“The Dean of Tulsa Television,” Clayton Vaughn’s broadcast journalism career spanned nearly half a century.   He retired from broadcasting in 1999 and became Executive Director of the Tulsa Historical Society, helping develop its new Tulsa midtown home.   He retired from the society in 2006 and remains active in community affairs.

Born in Kansas and raised in Cushing, Vaughn is married to Nancy Vaughn and has four children and three grandsons.

Vaughn’s broadcast career began at a radio station in Cushing in his senior year in high school.   He moved to Tulsa in 1958, becoming News Director for radio station KAKC. He moved to KOTV in 1964, becoming News Director and anchor.  There he hired Tulsa’s first female news anchor and first black news anchor, instituted legislative coverage, and gave local education and civil rights issues high priority.  He reported from nine national political conventions, traveled to Vietnam to report on area military service men and women, anchored from the Oklahoma City Federal Building bombing site, presided over scores of political debates, and interviewed innumerable people from all walks of life.

Vaughn left Tulsa twice, hired by KABC-TV in Los Angeles as anchor-reporter from 1969 through 1971 and then in 1978-1979 by WNET New York/ NJPTV New Jersey as one of the first anchors for the New Jersey Nightly News.  His work at KOTV after his return from the west coast included five years as News Director and anchor of Oklahoma’s first and, to date, only 6 PM News Hour, which brought magazine style reporting and news commentary to Tulsa television.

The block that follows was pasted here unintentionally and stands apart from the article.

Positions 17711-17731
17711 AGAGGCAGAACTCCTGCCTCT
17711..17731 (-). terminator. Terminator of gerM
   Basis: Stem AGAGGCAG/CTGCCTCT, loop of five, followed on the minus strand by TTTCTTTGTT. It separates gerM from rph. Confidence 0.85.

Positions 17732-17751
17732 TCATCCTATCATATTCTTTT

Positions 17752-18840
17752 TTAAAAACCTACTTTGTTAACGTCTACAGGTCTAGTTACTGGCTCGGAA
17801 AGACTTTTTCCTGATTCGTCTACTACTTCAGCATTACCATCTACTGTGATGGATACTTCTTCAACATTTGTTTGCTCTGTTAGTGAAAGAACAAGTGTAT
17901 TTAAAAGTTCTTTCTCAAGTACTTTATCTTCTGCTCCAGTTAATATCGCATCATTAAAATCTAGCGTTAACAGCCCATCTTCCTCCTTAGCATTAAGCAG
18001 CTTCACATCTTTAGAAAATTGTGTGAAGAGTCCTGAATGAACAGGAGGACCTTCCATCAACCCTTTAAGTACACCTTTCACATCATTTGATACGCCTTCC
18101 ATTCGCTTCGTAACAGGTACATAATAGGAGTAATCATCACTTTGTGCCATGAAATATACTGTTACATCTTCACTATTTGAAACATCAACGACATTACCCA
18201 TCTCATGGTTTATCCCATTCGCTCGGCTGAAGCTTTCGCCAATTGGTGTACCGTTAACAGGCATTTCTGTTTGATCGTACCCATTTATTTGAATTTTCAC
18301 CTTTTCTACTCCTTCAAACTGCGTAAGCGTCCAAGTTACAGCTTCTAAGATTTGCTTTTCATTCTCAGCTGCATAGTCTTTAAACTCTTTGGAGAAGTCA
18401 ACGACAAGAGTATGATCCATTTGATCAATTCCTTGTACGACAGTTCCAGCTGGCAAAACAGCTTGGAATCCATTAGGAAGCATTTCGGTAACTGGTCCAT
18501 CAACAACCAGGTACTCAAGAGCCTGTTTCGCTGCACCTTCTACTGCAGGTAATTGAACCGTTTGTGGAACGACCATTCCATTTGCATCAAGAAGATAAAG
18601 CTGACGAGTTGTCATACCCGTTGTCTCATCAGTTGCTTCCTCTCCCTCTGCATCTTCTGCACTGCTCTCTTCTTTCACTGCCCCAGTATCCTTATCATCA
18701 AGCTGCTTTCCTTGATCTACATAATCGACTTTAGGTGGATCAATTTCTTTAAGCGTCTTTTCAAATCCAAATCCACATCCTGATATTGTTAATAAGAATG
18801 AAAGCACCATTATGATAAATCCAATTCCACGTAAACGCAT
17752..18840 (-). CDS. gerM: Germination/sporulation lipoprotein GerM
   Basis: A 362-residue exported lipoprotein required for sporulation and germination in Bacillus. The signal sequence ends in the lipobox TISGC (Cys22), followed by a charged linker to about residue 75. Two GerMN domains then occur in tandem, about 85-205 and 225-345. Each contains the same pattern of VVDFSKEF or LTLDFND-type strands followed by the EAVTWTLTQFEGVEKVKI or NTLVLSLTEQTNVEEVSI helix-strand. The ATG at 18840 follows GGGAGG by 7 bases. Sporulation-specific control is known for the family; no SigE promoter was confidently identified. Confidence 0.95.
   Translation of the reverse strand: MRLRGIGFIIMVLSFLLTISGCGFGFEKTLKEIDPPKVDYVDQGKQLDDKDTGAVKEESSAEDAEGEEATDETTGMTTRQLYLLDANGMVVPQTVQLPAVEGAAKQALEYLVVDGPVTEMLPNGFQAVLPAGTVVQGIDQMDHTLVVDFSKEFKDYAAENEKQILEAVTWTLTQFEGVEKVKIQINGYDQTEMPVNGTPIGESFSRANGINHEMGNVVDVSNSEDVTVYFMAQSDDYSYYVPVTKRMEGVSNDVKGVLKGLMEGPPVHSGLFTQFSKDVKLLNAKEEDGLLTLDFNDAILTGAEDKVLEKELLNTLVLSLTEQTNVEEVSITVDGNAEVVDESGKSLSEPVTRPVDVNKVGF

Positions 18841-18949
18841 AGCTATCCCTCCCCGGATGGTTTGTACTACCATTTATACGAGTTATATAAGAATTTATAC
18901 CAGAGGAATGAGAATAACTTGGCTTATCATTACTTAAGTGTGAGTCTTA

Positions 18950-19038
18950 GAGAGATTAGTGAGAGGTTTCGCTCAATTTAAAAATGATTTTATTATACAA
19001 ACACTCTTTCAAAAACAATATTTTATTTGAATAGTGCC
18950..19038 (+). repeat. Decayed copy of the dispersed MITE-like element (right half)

He has been president of the local Society of Professional Journalists and Oklahoma Associated Press Broadcasters, and received the first media award from Tulsa NCCJ and an Oklahoma Education Association award for education commentary on House Bill 1017.

Vaughn is a member of the Oklahoma Broadcasters Hall of Fame, received the Lifetime Achievement Award from the Heartland Academy of Television Arts and Sciences and the Tulsa People Readers’ Choice Award for “Best Anchor of the 1990’s,” and was named among the first “Tulsa Television Icons” by the Tulsa Press Club.

Clayton Vaughn and television news came of age together.  He set the standard for his craft and his community and earned its trust.

Tulsa Historical Society & Museum
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